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anao00

Injection of malicious code in a webpage

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Let's say I've managed to change my target's DNS

How could I inject a payload (from a RAT) directly into the webpage of my victim?

I don't want them to get redirected to a fake website, I just want to inject them with malicious code.

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Nice, the forum doesn't allow the OP to edit his own thread.

What I wanted to do was to have the user type in a website domain and get the contents of that website altered so I could add some code to it, and I wanted to do that only by changing his DNS servers.

I don't know how practical that is, I just wanted to know if its possible, and how.

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I made this a few weeks ago.

https://github.com/bg-wa/rails_in_the_middle

Set up the app and point your DNS to it, point the app to the site you want to modify, and inject whatever code you want before it's sent to the user (also works the other direction, sending data to the original server).

*Also not sure how practical this is, but its possible.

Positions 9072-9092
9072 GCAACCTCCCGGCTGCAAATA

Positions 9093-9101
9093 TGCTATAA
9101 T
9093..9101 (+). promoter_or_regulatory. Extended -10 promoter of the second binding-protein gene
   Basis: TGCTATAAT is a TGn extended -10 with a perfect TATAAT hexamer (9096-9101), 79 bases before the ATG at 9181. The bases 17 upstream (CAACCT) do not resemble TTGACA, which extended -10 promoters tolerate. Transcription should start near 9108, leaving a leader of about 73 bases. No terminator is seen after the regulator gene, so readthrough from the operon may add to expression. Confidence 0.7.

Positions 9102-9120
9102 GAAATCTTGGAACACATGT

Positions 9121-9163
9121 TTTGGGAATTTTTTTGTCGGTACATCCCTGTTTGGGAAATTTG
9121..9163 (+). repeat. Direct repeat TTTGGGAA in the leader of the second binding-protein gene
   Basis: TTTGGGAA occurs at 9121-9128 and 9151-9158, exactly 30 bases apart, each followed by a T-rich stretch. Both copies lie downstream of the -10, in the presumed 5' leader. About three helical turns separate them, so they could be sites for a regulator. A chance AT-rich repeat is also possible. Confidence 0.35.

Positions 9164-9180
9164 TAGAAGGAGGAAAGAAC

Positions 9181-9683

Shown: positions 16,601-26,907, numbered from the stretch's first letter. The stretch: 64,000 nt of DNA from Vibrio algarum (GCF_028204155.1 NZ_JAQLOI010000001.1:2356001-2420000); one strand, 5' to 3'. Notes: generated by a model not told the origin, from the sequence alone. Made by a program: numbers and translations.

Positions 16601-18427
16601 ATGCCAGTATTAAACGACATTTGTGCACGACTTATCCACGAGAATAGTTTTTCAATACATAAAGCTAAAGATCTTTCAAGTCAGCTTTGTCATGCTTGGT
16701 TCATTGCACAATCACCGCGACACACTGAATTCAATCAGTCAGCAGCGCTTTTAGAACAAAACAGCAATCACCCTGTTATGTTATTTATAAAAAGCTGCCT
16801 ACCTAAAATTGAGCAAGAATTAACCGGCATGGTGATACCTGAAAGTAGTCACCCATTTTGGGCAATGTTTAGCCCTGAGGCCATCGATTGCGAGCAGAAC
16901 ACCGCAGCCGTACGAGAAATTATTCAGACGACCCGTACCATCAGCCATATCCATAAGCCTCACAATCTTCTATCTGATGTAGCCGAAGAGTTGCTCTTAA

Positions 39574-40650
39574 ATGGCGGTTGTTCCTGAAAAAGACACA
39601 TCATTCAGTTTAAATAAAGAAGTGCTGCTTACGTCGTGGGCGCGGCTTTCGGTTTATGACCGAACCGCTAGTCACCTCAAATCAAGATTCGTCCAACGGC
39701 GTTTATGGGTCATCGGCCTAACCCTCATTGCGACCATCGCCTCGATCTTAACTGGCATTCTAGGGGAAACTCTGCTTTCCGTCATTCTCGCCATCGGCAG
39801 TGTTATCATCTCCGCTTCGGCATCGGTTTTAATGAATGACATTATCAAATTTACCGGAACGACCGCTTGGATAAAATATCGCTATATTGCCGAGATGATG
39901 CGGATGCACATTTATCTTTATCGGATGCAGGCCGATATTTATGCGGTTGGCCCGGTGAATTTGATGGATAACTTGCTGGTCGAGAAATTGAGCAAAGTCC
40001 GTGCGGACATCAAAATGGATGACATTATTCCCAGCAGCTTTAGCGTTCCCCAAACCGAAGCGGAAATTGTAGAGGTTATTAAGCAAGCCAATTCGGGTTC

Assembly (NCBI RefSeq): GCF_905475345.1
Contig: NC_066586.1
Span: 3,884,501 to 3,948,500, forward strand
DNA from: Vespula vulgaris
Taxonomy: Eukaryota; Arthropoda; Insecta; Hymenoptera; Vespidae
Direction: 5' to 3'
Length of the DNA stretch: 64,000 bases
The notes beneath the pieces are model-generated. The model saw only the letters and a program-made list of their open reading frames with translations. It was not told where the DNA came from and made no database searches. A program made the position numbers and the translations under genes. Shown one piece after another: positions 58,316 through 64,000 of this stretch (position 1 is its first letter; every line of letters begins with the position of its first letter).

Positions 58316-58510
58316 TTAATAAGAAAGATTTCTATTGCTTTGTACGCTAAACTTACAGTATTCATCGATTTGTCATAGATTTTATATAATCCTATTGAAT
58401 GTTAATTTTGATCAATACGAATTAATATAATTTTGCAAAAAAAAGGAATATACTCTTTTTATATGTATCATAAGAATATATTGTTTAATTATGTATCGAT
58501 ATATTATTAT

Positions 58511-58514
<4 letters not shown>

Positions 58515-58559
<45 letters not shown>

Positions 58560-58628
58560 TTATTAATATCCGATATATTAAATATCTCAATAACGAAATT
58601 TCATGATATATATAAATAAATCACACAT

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There might already be some man-in-the-middle tools that provide this types of technique.

 

To do this yourself will take research, it's not that hard to accomplish but also not that simple to explain.

 

The quickest suggestion I have is with a ettercap filter. 

 

What I have done in the past with a ettercap filter, replace a html lstring like

</TITTLE> with your payload

</TITTLE><iframe SRC=rat.exe>

 

do research on ettercap. Learn what works and does not work.

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5 hours ago, bg-wa said:

I made this a few weeks ago.

https://github.com/bg-wa/rails_in_the_middle

Set up the app and point your DNS to it, point the app to the site you want to modify, and inject whatever code you want before it's sent to the user (also works the other direction, sending data to the original server).

*Also not sure how practical this is, but its possible.

Do I need to be locally present, close to the target?

If I set up rails in the middle on a webserver that is also running a DNS server and them make, somehow, the user use that DNS instead of the ISP's, could I temper a request from www.amazon.com and add something to the index.html page?

How could I possibly protect myself from that besides regularly checking my DNS to see if its the correct one?

I want to test that thing. I spent almost 2 days thinking about this and trying to figure out ways to make it work, and then how to make it not work on my machines. Haha.

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1 hour ago, anao00 said: